The new year is coming in hot! Terms such as value-based care, that seemed vague and far-off just a few years ago, are now in full swing and are impacting laboratories across the nation. To kick off 2020, we have a list of trends that will likely continue to be on the laboratory’s radar in the upcoming year.
1. Healthcare Consolidation
Consolidation continues in healthcare as organizations combine to achieve the economies of scale necessary to compete in value-based care, resulting in larger, more geographically dispersed healthcare networks. Healthcare consolidation presents new challenges for laboratories, with some being forced to close their doors when their services are taken over by an in-house hospital laboratory as part of a merger.
2. PAMA Reimbursement Cuts
For better or worse, the Protecting Access to Medicare Act of 2014 (PAMA) is still in the works, enacting significant changes to the Medicare clinical laboratory fee schedule (CLFS) and creating challenges for laboratories that are required to report their data. PAMA has already prompted a significant reduction in payment for approximately 75% of laboratory tests that are billed to the Centers for Medicare & Medicaid Services (CMS). CMS estimated the first-year reimbursement cuts to approximate $670 million, a 10% decrease from the previous fee schedule, with more cuts expected each year through 2021. PAMA may cause more industry consolidation as the larger reference laboratories continue to buy smaller laboratories.
3. Population Health Management (PHM)
To shift to a more proactive healthcare system, many healthcare facilities are implementing population health initiatives that address patient care at each level of need, keeping healthy people healthy and addressing the needs of patients with chronic disease. PHM involves categorizing a patient population into risk groups (risk stratification), and then using that information to improve the health of specific patient groups. Once the population is understood, care managers can interact and interject appropriate care plans. Because much of the data used to risk stratify patients comes from the laboratory, PHM is an area where labs can add value.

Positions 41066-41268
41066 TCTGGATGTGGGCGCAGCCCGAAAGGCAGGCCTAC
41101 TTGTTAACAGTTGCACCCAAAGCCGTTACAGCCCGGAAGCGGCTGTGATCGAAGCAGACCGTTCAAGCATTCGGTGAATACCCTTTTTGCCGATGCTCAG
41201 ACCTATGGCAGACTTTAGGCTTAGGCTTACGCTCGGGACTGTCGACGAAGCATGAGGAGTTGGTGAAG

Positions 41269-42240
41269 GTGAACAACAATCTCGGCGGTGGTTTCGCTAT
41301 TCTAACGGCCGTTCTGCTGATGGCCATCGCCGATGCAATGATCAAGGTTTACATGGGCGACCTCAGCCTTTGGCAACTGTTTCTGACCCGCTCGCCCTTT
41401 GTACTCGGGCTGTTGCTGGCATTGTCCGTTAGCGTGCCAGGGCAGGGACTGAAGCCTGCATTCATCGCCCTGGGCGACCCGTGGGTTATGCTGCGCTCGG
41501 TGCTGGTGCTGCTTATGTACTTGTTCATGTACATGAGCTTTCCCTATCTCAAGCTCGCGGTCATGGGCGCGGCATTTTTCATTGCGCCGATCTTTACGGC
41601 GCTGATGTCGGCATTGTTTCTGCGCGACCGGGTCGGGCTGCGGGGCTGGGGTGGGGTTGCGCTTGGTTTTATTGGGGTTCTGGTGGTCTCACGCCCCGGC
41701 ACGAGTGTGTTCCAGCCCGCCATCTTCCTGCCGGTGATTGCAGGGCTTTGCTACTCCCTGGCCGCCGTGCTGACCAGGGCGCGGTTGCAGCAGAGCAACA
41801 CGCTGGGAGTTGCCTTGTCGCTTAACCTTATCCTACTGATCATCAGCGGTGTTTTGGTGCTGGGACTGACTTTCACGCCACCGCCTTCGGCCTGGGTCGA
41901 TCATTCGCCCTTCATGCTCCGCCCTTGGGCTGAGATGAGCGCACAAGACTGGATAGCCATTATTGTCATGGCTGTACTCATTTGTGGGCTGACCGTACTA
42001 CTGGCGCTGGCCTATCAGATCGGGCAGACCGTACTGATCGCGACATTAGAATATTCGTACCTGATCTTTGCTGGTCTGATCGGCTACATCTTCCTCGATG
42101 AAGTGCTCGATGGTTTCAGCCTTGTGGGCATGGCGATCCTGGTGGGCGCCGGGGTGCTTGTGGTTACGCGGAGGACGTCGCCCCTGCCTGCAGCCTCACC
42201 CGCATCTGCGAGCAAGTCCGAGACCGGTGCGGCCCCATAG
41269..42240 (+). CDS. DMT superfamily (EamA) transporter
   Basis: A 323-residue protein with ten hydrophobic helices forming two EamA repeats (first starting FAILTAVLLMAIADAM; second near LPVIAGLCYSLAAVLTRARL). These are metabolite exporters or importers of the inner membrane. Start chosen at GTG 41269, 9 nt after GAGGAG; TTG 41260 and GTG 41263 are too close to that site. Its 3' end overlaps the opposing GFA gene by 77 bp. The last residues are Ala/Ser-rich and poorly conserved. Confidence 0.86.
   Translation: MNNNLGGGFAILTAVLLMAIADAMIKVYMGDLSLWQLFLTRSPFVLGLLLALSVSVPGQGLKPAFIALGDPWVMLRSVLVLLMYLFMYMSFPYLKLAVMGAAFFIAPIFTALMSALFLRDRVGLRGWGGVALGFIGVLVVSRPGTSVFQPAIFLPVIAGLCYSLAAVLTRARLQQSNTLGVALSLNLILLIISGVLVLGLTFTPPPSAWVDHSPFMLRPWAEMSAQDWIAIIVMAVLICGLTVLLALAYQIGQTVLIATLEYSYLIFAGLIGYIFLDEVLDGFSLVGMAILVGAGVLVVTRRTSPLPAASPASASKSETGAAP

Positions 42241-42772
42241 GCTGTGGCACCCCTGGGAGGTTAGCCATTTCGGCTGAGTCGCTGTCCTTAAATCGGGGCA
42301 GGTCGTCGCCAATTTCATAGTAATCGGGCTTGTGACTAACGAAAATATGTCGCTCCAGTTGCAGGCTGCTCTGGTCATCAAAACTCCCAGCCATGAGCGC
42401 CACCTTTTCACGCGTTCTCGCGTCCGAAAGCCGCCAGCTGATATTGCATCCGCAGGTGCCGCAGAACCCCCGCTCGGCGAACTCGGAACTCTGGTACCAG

4. POCT/Molecular POCT
Point-of-care testing (POCT) continues to gain popularity as its rapid turnaround time (TAT) can facilitate faster treatment decisions and improve patient satisfaction. Molecular POCT is gaining acceptance as its greater sensitivity and specificity, added to the rapid TAT, further expand the diagnostic capabilities at the patient point of care. Detection of the molecular signature of a harmful organism is a very accurate and rapid way to identify infectious diseases and allow providers to quickly initiate the correct treatment, leading to patient care improvements.
5. Patient Engagement
Proactive patient engagement is also becoming important to move the needle toward value-based care. It is well recognized that engaged patients have better health outcomes and spend fewer healthcare dollars. Because of this understanding, the need for greater patient engagement is a prevailing theme among today’s healthcare organizations. Patient engagement strategies can improve patient experience by helping patients become more active participants in their care. Ideally, providers interacting with engaged patients can use shared decision-making to review available interventions and build patient preferences into treatment decisions. In addition, as patients continue to adopt “wearables,” such as glucose monitors or heart rate and respiratory rate monitors, these devices will connect via the Internet and begin to shape how care is provided.